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6 safety tips that can save the life of a teen driver

October 21, 2013 by Steven M. Gursten

What to teach your teen drivers during National Teen Driver Safety Week


Being the parent of a new driver can certainly make for very restless and worrisome evenings. According to the Centers for Disease Control and Prevention, as of 2010 (the latest data available) motor vehicle crashes are the leading cause of death for U.S. teens, accounting for more than one in three deaths in this teenager age group.

It doesn’t have to be this way.  As an attorney who has spoken to teen drivers from over a dozen Metro Detroit area high schools for Law Day, I know that educating a  teenage driver can go a long way in preventing teen car accidents.  And since today marks  the start of National Teen Driver Safety Week, I’d like to share some driving safety tips for parents to pass along to their teen drivers.

These tips will help equip your teen driver with a mindset for safety each time they get behind the wheel.

1. Know the graduated driver license laws in Michigan: As of March 30, 2011, all Michigan teens driving on a “Level 2″ license have two new restrictions. You can read more in our blog about the Michigan teen driving law, or by visiting Michigan’s Graduated Drivers Licensing Guide.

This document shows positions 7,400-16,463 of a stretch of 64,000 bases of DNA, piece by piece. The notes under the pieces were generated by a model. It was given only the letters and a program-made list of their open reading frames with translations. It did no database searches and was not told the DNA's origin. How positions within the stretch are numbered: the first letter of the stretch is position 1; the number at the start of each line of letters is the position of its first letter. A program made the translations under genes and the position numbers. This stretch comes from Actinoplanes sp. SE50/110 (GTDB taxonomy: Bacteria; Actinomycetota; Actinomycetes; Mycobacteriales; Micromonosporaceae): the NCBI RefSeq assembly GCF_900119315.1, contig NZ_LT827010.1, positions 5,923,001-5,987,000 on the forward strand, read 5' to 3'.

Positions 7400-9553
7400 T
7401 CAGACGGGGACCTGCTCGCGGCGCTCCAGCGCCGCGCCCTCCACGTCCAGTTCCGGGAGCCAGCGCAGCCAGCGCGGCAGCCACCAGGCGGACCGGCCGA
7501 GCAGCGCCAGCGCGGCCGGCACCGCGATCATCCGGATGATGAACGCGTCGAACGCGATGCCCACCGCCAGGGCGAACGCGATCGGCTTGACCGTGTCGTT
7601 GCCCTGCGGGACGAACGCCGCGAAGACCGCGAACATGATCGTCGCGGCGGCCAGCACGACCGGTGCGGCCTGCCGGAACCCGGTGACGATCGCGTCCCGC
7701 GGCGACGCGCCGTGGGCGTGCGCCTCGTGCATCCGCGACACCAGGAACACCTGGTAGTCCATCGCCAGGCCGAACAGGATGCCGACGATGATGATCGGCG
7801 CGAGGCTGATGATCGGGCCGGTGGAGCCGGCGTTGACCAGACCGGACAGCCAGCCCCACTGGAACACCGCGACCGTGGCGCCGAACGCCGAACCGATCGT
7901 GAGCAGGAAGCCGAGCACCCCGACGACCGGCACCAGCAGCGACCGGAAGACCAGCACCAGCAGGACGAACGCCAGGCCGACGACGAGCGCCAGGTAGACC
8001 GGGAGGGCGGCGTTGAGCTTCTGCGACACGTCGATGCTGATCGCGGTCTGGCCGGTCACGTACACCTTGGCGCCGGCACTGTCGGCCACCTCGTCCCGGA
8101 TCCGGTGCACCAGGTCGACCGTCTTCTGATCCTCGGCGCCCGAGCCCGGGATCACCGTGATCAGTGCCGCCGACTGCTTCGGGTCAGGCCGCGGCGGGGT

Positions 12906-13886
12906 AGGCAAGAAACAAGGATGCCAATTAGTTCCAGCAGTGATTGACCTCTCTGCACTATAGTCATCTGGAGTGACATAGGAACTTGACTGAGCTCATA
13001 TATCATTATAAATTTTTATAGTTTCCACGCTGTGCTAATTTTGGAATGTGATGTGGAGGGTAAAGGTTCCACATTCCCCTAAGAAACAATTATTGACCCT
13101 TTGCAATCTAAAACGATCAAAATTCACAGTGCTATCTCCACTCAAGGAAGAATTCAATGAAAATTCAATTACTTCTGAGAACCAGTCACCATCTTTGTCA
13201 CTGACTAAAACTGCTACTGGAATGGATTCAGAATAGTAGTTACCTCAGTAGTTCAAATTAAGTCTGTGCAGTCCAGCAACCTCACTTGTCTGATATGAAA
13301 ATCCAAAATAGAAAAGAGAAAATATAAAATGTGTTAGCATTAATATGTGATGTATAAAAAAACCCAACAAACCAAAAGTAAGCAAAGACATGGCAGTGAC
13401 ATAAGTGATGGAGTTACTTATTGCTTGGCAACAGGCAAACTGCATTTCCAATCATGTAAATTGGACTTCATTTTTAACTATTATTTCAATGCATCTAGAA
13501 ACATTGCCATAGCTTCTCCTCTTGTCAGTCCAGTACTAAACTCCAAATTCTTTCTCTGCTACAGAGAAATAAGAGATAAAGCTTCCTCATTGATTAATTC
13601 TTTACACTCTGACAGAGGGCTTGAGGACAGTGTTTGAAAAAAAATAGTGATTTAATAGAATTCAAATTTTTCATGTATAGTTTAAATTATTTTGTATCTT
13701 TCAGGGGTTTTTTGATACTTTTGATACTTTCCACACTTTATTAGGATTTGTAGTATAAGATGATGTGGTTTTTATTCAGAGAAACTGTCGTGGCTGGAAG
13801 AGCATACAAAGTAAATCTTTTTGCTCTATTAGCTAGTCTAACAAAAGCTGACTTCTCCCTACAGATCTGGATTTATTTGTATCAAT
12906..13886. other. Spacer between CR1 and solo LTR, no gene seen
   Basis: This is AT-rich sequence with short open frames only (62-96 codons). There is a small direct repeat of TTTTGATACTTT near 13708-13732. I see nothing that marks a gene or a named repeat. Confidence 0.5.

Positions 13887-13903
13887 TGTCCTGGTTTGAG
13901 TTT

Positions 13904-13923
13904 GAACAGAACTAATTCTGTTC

2. Teach your teen driver about just how dangerous texting and driving really is: Texting while driving is a top killer of teen drivers and a major cause of teen car accidents. A recent study suggests that texting and driving replaces drunk driving as the top cause of car accident fatalities. Texting while driving is even illegal in Michigan. Read about the penalties here.

3. Make your teen driver sign a contract to not drive distracted or drive drunk: Or else privileges like driving will be quickly taken away! Here’s a no-texting pledge that Oprah implemented with the same idea.

4. Teach your teens to become smarter drivers behind the wheel:  Teens think they are invincible. They think they will live forever. Using words that will have more meaning to a teenager can be a better way of reaching them. Telling a teenager how to be a  “smart driver” might appeal more to some teens than the same talk of being a “safe driver” when they revert to thinking of you as Mother Hen and they nod their heads but fade off. It doesn’t matter as long as the message is the same.

5. Teach your teen driver about driving in inclement weather, like winter driving: Here’s a blog post about safe winter driving, and a web page with 14 safe driving tips.

6. More resources to educate your teens: Teen Driver Source offers downloadable tools for all types of groups including parents, teens and those who educate teens. Here’s the parenting section on how to prevent teen car crashes, where you can learn strategies for getting your message across and get more facts on teen driving. It’s a great resource.

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